Self Care in RTI

Self Care and How to Help in All Tiers (1,2,3)

The ability for a student to complete functional self care tasks are so important to everyday living and functional skills throughout the school day. Self care includes hand washing, putting on/taking off a coat, zipping/unzipping, putting on a shoe, tying a shoe, putting on hats/gloves, wiping a face, washing a face, brushing teeth, completing a bathroom routine, etc. In the previous years I have implemented many Tier 1 (universal) groups working along with the teachers focusing on fine motor (handwriting and scissors skills). This year I wanted to try something new!!! I wanted to try specific self care groups in a Tier 1 (universal) perspective. My idea was what season are we in and how can I address a self care need in that season. My first step was to get a buy in with 1 teacher. I did, the teacher was immediately excited and willing to start this. My second step was how many minutes, how much time do we need, and how long per self care task. The plan was determined to make these mini sessions (20 min each) approximately 4 sessions, once a week. So taking a whole month to focus on 1 self care task. Each month changing that task. August/September Hand Washing for example. With it being the start of the school, what a great way to go over hand.


School-Based OT Internship in Review

by: Kenni Voytek

During my summer of shadowing Sendero Therapies, I was able to learn and observe so
much about school-based occupational therapy. I loved the experience I had interning. I think
school-based occupational therapy is a wonderful way for children who are struggling with
school/life-based occupations to catch up to their peers in a fun, creative way.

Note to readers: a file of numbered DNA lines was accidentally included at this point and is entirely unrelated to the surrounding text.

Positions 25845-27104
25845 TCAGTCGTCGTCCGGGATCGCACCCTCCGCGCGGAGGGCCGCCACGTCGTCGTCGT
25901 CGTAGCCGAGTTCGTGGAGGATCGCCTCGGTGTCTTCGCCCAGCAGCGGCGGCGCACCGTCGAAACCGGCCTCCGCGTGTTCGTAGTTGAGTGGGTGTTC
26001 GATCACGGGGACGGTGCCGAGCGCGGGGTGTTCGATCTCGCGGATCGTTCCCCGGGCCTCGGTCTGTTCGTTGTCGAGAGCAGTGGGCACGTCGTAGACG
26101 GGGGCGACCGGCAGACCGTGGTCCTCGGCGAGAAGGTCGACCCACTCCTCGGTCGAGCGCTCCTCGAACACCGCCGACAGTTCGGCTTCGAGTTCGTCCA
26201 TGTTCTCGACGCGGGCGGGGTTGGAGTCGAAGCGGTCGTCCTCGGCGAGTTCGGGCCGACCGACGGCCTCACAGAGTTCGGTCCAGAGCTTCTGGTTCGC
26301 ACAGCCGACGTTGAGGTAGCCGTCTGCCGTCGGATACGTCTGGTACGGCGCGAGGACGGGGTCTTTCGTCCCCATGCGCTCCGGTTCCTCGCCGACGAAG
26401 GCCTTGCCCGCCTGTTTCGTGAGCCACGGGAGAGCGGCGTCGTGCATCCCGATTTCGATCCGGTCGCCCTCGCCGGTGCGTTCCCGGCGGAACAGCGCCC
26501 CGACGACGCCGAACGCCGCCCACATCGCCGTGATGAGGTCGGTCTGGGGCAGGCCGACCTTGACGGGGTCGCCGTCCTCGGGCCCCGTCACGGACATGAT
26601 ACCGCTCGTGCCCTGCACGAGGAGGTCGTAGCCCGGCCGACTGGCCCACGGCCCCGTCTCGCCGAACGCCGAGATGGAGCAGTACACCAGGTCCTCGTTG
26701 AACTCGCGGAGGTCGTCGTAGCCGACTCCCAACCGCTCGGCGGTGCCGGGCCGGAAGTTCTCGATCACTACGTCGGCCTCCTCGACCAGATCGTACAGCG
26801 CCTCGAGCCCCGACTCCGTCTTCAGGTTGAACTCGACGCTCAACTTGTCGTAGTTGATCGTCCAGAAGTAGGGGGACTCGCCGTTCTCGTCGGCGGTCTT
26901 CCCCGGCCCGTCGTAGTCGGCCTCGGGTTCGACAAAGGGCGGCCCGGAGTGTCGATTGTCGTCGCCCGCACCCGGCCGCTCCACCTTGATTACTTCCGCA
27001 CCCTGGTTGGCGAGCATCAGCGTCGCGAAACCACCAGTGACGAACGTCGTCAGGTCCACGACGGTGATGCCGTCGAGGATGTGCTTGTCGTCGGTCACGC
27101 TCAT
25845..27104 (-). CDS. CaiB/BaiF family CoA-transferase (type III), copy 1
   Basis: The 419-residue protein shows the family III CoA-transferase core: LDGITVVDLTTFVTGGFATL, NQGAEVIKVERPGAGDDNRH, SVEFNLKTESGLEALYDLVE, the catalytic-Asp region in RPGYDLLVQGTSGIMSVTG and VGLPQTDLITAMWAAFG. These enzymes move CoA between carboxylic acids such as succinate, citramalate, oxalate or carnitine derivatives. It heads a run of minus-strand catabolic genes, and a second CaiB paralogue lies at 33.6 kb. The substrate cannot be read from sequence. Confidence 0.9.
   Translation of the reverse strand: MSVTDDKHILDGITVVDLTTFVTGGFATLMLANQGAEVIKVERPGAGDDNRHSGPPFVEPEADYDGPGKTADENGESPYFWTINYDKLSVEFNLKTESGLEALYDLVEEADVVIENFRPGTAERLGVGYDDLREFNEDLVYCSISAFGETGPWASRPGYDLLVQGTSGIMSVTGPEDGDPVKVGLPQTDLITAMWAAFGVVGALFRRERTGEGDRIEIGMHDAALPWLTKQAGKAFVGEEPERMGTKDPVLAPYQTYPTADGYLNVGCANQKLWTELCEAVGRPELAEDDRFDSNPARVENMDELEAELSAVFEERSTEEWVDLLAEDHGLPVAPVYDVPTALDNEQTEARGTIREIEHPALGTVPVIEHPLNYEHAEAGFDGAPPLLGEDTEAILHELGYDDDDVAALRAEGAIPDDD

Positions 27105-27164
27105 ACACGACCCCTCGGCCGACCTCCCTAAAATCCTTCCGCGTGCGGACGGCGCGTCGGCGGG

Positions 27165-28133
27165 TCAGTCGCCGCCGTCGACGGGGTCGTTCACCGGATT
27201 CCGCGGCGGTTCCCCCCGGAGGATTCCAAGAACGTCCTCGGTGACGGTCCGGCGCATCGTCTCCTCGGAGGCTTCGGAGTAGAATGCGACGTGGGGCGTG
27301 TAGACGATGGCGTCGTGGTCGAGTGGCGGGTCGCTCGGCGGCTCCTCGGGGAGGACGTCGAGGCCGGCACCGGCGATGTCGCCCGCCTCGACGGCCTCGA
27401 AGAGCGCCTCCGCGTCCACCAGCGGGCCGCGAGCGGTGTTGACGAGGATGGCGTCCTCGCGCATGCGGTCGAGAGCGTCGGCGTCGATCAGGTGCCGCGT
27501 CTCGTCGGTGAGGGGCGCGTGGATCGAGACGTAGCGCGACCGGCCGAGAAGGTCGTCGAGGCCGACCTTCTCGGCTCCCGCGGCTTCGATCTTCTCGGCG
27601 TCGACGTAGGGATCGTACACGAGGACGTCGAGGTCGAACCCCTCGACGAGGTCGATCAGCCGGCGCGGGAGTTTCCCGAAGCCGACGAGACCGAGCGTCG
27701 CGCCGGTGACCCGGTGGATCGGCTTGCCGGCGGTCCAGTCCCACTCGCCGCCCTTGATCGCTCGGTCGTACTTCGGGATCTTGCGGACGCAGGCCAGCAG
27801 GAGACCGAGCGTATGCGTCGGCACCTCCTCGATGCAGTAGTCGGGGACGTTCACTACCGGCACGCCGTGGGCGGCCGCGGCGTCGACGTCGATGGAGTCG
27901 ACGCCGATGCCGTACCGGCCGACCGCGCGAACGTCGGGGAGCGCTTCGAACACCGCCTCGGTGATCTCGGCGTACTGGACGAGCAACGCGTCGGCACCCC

Occupational Therapy helps children achieve, work on, feel comfortable with, and
persevere with their occupations. The staff at Sendero Therapies exemplified all these school-
based goals when I interned with them this summer. Each occupational therapist and certified
occupational therapy assistant had their own unique way of working on occupations, which
makes occupational therapy so enjoyable. The staff had amazing creativity with objectives to
help children achieve their goals. I saw learning objectives with moon rocks, playdough, pom-
poms, bananas and a monkey, fishing, bubbles, and so much more. I learned a lot about including
creativity into sessions, as this is what makes learning skills even more enjoyable to children.
The OT’s and COTA’s seemed to always enjoy doing the activities with the children participating
in the session as well.

Overall, I think Sendero Therapies is an incredible organization. School-based
occupational therapy is a necessity for some children to thrive, and I think Sendero does an
exemplary job helping children achieve their goals.


Use of Deep Pressure in Occupational Therapy

One of our summer interns - Kenni Voytek from Baldwin Wallace - wrote this piece in response to some of the observations she has made this summer. Thanks so much Kenni!

Pediatric occupational therapy plays an important role in the lives of children unable to
do daily tasks, or occupations, independently. The role of an occupational therapist is to assist
these children with activities to increase their level of independence. One occupation includes
sleep and rest, where an occupational therapist will assist a child in helping to relax and calm
down. In my internship, I have observed the treatment of deep pressure to help children relax.
In one session I was observing, a child with downs syndrome was rowdy and wouldn’t sit
still. The COTA got the child to sit, and I started observing her give the child squeezes, a form of